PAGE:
Over the past couple weeks we’ve actual had 3 releases of this library which bring us now to stable version 1.9.0. Together these releases have included a few new features as well as stability enhancements.
Further streamlining of Ajax testing:
Back in version 1.6.0 we introduced the ability to test custom ajax responses with a new helper method called
_handleAjaxCustom. While this works great, it still requires the boilerplate of a try/catch block then using
In this release, we added a new helper method called
_getJsonResult which automatically handles all the boilerplate and returns just the result of the Ajax call.
Not long ago WordPress Core introduced visibility declarations to the majority of the testing methods which made for quite a large merge. During this release, the latest (as of November 1st) was merged into this library and is now up to date.
Better handling for
bootstrap-no-install.php was added for tricky Mac environments which do not always play well with environmental variables. There is now an additional
WP_TESTS_SKIP_INSTALL constant available for bootstrapping without clobbering the database. This constant is automatically set within
Auto generating of attachments:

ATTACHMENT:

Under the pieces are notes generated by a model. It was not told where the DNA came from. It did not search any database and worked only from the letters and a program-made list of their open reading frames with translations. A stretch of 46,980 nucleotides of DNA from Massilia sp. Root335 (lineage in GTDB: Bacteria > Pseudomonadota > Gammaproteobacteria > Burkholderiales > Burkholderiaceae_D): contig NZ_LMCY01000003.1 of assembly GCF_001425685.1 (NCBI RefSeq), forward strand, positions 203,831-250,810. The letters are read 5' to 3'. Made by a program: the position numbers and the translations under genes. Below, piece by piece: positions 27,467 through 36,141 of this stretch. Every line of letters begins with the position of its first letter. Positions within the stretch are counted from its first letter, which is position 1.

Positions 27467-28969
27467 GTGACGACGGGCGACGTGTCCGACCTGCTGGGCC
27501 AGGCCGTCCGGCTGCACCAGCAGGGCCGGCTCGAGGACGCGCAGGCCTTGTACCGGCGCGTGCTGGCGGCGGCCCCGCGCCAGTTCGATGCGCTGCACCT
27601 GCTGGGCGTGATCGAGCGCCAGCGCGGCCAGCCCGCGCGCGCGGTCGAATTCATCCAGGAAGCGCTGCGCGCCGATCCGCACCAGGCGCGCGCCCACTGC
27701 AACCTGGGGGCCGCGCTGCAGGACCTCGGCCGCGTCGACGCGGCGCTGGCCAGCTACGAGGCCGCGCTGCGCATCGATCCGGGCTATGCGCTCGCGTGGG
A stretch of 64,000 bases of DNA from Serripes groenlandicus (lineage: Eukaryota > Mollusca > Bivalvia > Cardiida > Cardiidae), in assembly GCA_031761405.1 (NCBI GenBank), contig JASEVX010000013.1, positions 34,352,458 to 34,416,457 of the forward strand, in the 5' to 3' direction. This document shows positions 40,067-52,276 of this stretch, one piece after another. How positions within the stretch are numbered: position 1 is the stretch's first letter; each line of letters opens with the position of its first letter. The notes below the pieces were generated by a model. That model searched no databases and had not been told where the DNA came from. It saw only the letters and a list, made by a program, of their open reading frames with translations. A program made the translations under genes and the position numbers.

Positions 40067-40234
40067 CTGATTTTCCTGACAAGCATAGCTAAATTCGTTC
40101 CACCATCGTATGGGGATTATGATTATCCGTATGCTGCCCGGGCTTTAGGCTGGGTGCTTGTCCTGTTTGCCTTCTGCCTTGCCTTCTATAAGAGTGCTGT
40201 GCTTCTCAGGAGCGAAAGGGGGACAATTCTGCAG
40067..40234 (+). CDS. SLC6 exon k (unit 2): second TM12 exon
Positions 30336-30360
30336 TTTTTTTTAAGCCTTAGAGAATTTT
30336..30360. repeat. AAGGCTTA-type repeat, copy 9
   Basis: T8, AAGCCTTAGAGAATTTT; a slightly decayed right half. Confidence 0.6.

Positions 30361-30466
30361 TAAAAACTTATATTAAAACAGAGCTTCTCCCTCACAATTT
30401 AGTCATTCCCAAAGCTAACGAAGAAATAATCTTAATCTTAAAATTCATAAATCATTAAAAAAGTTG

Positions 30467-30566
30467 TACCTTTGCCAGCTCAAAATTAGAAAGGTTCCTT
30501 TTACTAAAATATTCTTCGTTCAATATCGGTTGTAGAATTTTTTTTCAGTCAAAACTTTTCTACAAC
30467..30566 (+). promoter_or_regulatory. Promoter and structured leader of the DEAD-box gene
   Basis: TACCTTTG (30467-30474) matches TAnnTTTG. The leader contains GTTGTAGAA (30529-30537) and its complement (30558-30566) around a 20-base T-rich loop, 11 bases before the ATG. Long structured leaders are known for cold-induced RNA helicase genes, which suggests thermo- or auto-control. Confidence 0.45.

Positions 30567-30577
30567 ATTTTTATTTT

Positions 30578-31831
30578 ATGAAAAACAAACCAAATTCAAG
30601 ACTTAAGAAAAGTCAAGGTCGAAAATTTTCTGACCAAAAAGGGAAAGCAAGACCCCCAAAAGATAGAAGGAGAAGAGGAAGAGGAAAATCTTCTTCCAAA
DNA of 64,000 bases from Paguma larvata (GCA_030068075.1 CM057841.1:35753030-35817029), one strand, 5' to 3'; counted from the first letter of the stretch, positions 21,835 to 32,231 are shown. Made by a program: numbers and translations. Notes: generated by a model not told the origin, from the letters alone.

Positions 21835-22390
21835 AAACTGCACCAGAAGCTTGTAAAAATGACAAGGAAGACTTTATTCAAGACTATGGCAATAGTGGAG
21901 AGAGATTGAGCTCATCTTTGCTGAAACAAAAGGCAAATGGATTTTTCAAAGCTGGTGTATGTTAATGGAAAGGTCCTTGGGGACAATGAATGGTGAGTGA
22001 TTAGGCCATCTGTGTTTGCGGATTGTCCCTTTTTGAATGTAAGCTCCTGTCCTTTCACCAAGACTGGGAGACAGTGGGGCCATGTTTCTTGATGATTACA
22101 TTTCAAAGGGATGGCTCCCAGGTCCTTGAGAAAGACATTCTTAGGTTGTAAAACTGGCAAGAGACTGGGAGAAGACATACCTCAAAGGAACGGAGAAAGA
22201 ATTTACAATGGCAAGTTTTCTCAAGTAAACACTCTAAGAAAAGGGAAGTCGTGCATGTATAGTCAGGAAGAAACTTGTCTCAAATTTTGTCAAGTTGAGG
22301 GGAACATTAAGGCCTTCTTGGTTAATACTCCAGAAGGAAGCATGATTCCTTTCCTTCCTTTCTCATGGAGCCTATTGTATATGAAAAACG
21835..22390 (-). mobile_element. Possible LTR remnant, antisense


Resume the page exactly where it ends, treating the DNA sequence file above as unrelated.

When testing against attachments, it’s very common to have follow up template tags ,like
get_the_post_thumbnail, called somewhere in the stack. Template tags like these, as well as many core methods, require an actual image file to be present of they will always return empty/null.
This release automatically adds and reuses an image called “test-image.jpg” to any attachment created via
self::factory()->attachment->create(). Now additional calls to image related functions will return expected results.
New assertEqualsSetsValues assertion:
Previously there were 2 assertions available for comparing arrays as sets. They are
assertEqualSetsWithIndex. They work great when you want to compare two arrays that may have a different order.
Now there is a new assertion method called
assertEqualsSetsValues. This compares 2 arrays for both value and order but disregard array keys. This works great for testing two numerical arrays which may have different index starting points. Typically when arrays are generated and/or sliced.